The best meal plan for losing body fat is a strategic plan for eating foods that will help your body burn fat, build muscle and improve your overall health. This meal plan will help you lose weight and get back in shape. It’s a great start for anyone who is new to the Paleo diet, or for those looking for some extra meal ideas. It’s also simple enough that it can be used on the go.
How To Lose Body Fat in a Healthy, Sustainable Way – Your Full Guide
When it comes to learning how to lose body fat, information overload is a real thing. One diet suggests drastically cutting calories whilst another says to go large on heavy gym workouts and guzzle protein powder. (Both approaches are to be swerved, by the way. A balanced method will always be the most sustainable.)
You see, a survey of WH readers revealed their main health goal is to lose body fat, so we know it’s important to you. Our job is to help you identify the best way to safely lower your body fat percentage to a healthy range without putting your physical or mental health at risk.
So, where to begin? First, we’ll remind you why some body fat is necessary and natural and what its function in the body is. Then we’ll show you how to figure out if you’ve got excess body fat to lose before getting into the business of learning how to lose fat, focusing on nutrition, exercise, your menstrual cycle and stress.
Is there anyone who shouldn’t try to lose body fat?
Before we go any further, let’s get a few things straight. If you are already at a healthy weight and body fat percentage for your height and age, trying to lose body fat is not appropriate. Similarly, if you identify with any of the following categories. Please speak with your doctor at length for more advice:
- a child or teenager,
- pregnant or breastfeeding,
- have an adrenal related medical condition or a chronic disease.
Why is body fat important?
Straight up, we need body fat to function. It’s a literal fact of life. PT and wellbeing expert for Healthspan, Nicola Addison, breaks down why.
‘Body fat acts as an energy store for the body. It protects your organs, cushions joints, regulates body temperature and is responsible for the secretion of certain hormones. In short, it helps to keep you alive,’ she says.
The fact it helps to regulate certain hormones plays a large part in keeping our menstrual cycles happy and healthy, as well. It’s mega important.
However, there is such a thing as too much of anything and excess body fat can be a real health concern. More on this later.
What is a healthy body fat percentage for women?
Body fat is measured by percentage, calculated by how much body fat you have in relation to the rest of your body (bones, water weight, muscle mass etc).
‘Every woman is different but, the “healthy” range is 21 – 35%,’ explains Catherine Rabess, dietitian and NHS dietetic manager. If you’re within these body fat percentages, you’re good by medical standards. Anything above 35% and you’re at an elevated risk of developing diabetes as well as other conditions such as coronary heart disease.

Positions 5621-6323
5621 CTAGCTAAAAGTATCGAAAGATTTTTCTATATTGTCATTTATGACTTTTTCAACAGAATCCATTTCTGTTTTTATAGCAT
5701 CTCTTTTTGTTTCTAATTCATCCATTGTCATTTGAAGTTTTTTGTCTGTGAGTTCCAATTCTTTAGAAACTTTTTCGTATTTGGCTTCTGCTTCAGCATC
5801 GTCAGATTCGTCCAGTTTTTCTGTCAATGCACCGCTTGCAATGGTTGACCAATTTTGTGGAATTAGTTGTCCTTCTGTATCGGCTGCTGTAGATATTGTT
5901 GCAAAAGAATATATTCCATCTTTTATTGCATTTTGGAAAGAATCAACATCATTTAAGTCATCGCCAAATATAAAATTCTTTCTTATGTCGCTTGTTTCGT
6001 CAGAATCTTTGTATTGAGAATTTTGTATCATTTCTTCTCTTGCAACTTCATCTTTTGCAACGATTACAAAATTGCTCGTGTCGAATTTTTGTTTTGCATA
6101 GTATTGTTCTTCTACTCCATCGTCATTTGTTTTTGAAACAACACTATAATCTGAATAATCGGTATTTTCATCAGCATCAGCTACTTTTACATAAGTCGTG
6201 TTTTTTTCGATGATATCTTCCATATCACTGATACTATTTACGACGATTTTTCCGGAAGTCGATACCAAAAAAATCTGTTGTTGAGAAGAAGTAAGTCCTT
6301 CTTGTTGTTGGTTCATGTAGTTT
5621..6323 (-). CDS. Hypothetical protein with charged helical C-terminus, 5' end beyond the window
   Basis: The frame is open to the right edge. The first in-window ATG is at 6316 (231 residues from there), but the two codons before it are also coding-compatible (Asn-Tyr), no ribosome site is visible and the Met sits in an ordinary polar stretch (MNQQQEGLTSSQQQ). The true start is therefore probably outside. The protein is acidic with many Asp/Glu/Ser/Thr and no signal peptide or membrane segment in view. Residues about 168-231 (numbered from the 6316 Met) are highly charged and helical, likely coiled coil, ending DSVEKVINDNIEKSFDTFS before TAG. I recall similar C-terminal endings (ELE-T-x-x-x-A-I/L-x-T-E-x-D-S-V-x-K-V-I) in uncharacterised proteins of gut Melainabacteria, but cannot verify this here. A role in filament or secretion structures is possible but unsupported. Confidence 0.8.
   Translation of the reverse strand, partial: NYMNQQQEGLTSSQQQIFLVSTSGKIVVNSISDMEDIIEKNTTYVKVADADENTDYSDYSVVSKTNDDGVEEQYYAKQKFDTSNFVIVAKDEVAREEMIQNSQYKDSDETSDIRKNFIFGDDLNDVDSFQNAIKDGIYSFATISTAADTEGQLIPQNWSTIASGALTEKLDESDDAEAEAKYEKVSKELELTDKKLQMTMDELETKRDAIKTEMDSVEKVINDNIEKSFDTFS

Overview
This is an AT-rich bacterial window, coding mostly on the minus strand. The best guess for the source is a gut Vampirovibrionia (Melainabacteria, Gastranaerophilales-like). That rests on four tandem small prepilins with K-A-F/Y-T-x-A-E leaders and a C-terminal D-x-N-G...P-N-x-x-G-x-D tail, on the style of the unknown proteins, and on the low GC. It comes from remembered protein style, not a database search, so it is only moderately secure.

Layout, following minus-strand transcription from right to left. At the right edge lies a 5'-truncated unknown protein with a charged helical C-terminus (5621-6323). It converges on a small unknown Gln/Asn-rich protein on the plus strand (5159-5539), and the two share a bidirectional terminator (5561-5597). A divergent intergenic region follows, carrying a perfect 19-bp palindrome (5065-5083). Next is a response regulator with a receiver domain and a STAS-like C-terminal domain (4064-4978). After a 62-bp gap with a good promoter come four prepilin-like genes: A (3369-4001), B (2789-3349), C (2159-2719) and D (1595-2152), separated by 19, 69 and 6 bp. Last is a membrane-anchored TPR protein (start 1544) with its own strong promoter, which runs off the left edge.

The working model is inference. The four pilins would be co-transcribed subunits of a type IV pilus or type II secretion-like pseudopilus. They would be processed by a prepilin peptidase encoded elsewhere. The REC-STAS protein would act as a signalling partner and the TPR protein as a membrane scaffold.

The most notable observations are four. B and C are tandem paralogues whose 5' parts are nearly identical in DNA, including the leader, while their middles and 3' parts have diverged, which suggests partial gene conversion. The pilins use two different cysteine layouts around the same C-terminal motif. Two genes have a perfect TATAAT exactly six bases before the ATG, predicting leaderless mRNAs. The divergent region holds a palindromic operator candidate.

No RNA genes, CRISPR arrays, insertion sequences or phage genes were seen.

Why is too much body fat dangerous?
Higher levels of body fat are linked to some pretty gnarly health issues. Visceral fat, the type that surrounds the organs, is the most dangerous and can lead to heart attacks, diabetes, strokes, high blood pressure and osteoarthritis.
What happens when you have too little body fat?
‘You could expect to feel lethargic and irritable, and your monthly cycle could stop,’ says Third Space’s Head of Fitness, Katie Morris. Generally in women, a body fat level of lower than 15% can be associated with depleted levels of the hormone leptin, which can, in turn, mess up your menstruation and ability to conceive.
‘Nutritional deficiencies are also a concern – particularly fat-soluble vitamins (A, D, E, K),’ says Rabess. ‘They need fat to be transported around the body and function.’
Symptoms of too low a body fat percentage:
- Mood swings
- Low blood pressure
- Poor concentration
- Poor elasticity of the skin
- Hair loss
- Dental and gum problems
- Bradycardia – too slow heart rate)
- Hypogonadism – poorly functioning activity of the ovaries
- Hypoglycemia – a condition caused by blood sugar being too low
- Muscle cramps
How to measure body fat
There are a few ways to measure your body fat – some more at-home friendly than others. The good news is that most personal trainers can help you determine yours, should you need help.
An old-school method of fat measurement, callipers work by pinching the fat on certain areas of the body (triceps, chest, quad, waist etc) and measuring the thickness of the skinfold.
As we all carry body fat differently, plus the fact genetics, lifestyle and age can cause fat to distribute unevenly, the calliper method can be useful as a precursor to diagnosing certain conditions.
For example, the amount of fat we carry around our waist can increase our risk of serious health ailments such as heart disease, diabetes, strokes and high blood pressure.
However, due to the fact callipers are intrinsically open to human error, many health professionals forgo them, citing their propensity for inaccuracy.
3D body scanners
Then, all the way at the other end of the scale is body composition measuring machines, such as DEXA and other 3D scanners. These contraptions work using something called bioelectrical impedance analysis, the rate at which an electrical current can travel through your body.